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Crisis on Earth-Prime
written by Gerry Conway and Roy Thomas
art by Don Heck, Adrian Gonzales, Jerry Ordway
Justice League of America #207-209 and
All-Star Squadron #15,16
Rating: , Content:
More than a decade afterward, the debate still rages: "Was Crisis on Infinite Earths necessary to make the DC Universe understandable?" The feeling among the folks at DC at the time was that it was: The multiple Earths caused confusion about which character shared a world with which, how one version of a character differed from his doppelganger on another Earth, etc. The feeling among many fans is that it was not: The parallel worlds were well-explained in the stories they affected, were unimportant to most stories anyway, and gave the writers a lot of flexibility.
Well, if there was ever a story to stretch the Multiverse to its limit, "Crisis on Earth-Prime" is it. Every year, the Justice League of America on Earth-One would have a meeting with their (mostly elder) counterparts on Earth-Two, the Justice Society of America. Inevitably, some crisis would arise, and they'd team up to deal with it. So we had "Crisis Above Earth-One", "Crisis on Earth-Two", "Crisis from Tomorrow", and so forth.
For the 20th annual team-up, the creators pulled out nearly all of the stops. As usual, it would include the heroes of Earth-One and Earth-Two, but 1982's crisis was also to affect Earth-Prime, the comic-book name for the world on which we, the readers live! The team-up would include not only the JLA and JSA, but the All-Star Squadron, a superhero-team whose ongoing series (set during World War II) had started the previous year. And for the sake of something approaching completeness, it also included the super-team of Earth-Three: the Crime Syndicate, composed of evil doppelgangers of the key heroes we know and love. And what the Heck, let's make it a time-travel story as well, taking place in 1982 (the year the story came out), 1942 (the year the All-Stars were in), 1962 (the year of the Cuban Missile Crisis, which features prominently in the villain's plans), and 1947 (the year in which the central villain Per Degaton first appeared)!
(And to make this multiplicity of universes utterly ridiculous, there was also a preview for a new Masters of the Universe series, featuring a guest appearance by Superman. This story was inserted into one issue each of Justice League of America and All-Star Squadron during this crossover. It doesn't tie into the story, but... geez!)
For the record, here's the roll call:
Writers Gerry Conway and Roy Thomas and editor Len Wein tried, they really did. They included explanatory captions at the beginning of each each issue, hoping to explain the various Earths, the legion of characters, the several time periods, and... oh yeah, the story so far. I still got a bit confused at times... and I knew pretty much everyone, and was reading one issue right after the other. The problem, however, was not so much the existence of parallel worlds, but the attempt to include so darn many of them in the plot.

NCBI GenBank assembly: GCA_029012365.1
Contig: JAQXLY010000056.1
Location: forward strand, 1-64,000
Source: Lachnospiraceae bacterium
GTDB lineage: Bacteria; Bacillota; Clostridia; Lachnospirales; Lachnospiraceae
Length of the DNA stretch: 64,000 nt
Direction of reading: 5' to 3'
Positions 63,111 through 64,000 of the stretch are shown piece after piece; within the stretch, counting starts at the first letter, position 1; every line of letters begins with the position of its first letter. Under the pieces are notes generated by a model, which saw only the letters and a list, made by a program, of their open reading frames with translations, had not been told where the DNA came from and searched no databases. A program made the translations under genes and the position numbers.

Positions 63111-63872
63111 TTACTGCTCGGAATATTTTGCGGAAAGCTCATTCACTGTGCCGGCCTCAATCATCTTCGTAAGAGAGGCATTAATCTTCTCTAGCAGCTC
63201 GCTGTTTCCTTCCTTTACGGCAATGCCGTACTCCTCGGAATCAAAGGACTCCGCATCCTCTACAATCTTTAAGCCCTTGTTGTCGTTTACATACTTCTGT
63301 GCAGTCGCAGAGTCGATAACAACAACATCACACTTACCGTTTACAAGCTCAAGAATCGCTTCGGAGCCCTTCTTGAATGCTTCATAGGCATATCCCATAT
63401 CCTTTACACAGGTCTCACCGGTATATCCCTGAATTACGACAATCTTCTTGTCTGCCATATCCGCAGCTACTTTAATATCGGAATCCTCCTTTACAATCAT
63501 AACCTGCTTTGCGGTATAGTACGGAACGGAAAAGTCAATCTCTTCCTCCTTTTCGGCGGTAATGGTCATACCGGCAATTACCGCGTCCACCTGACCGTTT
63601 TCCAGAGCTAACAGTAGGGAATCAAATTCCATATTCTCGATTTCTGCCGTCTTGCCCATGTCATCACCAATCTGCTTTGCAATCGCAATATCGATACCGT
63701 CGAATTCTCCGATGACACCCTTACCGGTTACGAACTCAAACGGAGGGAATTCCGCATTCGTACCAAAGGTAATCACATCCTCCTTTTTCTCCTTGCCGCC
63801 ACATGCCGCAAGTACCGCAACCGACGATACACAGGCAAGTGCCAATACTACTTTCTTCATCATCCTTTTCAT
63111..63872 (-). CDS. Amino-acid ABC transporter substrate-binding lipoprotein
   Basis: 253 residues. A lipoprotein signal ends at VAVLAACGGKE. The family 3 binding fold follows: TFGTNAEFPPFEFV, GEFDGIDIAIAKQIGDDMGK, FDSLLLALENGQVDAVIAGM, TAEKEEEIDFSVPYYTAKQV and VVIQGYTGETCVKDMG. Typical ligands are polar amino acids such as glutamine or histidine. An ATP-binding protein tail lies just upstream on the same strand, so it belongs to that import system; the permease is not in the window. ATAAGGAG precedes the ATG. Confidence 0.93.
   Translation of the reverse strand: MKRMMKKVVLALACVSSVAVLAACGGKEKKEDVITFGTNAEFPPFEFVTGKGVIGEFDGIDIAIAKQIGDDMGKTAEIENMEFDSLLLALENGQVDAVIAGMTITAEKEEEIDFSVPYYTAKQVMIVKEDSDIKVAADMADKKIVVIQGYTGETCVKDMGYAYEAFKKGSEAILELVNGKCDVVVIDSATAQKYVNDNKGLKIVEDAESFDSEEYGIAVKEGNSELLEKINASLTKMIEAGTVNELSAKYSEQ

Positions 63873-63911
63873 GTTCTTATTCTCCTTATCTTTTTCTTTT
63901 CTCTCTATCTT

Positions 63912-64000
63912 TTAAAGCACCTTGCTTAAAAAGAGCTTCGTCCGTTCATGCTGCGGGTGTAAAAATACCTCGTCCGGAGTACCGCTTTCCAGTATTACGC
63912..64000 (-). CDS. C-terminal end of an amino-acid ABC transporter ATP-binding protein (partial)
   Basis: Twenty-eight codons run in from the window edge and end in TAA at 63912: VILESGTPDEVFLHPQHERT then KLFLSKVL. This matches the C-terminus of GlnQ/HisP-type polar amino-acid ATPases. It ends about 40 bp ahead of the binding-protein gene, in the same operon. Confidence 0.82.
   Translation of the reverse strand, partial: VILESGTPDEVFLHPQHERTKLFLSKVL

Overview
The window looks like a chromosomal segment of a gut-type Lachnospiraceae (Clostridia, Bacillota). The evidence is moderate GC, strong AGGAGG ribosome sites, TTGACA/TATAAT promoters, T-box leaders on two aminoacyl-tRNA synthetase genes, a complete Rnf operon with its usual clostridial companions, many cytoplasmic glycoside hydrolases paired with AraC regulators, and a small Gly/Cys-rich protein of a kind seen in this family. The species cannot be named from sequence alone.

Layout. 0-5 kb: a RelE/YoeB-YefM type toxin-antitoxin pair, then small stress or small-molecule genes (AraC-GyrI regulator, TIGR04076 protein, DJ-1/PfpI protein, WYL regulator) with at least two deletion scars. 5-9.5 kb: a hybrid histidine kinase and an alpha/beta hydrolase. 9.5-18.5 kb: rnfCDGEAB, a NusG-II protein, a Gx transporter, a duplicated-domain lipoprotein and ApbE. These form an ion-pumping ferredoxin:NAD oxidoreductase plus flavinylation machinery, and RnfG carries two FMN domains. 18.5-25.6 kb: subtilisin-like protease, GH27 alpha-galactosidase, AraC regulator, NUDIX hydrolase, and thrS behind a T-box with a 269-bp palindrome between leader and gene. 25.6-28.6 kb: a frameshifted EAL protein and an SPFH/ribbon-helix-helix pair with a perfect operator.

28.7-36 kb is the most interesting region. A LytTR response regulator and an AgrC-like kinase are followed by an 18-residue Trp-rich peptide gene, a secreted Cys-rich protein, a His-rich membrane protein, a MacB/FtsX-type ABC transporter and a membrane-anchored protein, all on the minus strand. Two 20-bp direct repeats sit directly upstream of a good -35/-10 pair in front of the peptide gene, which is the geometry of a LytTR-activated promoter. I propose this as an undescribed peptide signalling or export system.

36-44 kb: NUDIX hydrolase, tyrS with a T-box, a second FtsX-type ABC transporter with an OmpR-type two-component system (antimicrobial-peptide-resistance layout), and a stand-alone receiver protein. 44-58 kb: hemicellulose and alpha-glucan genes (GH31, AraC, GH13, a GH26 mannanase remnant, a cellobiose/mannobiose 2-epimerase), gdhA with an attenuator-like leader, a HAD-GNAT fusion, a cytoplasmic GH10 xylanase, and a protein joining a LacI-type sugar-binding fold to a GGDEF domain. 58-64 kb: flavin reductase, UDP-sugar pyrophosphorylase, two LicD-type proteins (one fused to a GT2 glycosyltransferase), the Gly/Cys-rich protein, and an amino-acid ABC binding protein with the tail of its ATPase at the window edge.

The story is somewhat comprehensible, thanks to the time-honoured technique of breaking the assembled heroes into smaller teams to take on different parts of the problem they're faced with. By no coincidence whatsoever, the five teams are each composed of one member from each of the three superhero teams, and they each face down one member of the Crime Syndicate. These sequences were kinda neat, as the provided ample opportunities for the kinds of scenes inter-universe crossovers are best for: putting incongruous characters together and seeing them interact. For example: the non-powered Huntress, WWII speedster Johnny Quick, and the modern Hawkman comparing notes, then going up against an evil powerhouse like Power Ring... or Superman, a mystic like Dr. Fate, and old-fashioned Robotman nearly getting clobbered in space by the kryptonite-empowered Ultraman.
I don't think this crossover can really settle the debate for/against the changes wrought by the big Crisis (the one on Infinite Earths). In many ways, Crisis on Earth-Prime demonstrates both the richness and of the multiple Earths as a source of characters, and the potential for large-scale confusion if not handled with care. And of course it's impossible to weigh all of this properly without comparing it to the Universe that replaced the Multiverse, about which there are also widely divergent opinions.
Personally, I'm an ecumenical agnostic. I don't know if eliminating the Multiverse of this story (and so many others) was a good thing or bad thing in the grand scheme of comicdom; there's a trade-off with too many might've-beens. And I think there's room in comics for both a Multiverse and a Universe... provided you have enough shelves.
This book can be discussed in rec.arts.comics.dc.universe
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© Todd VerBeek, Radio ZeroTM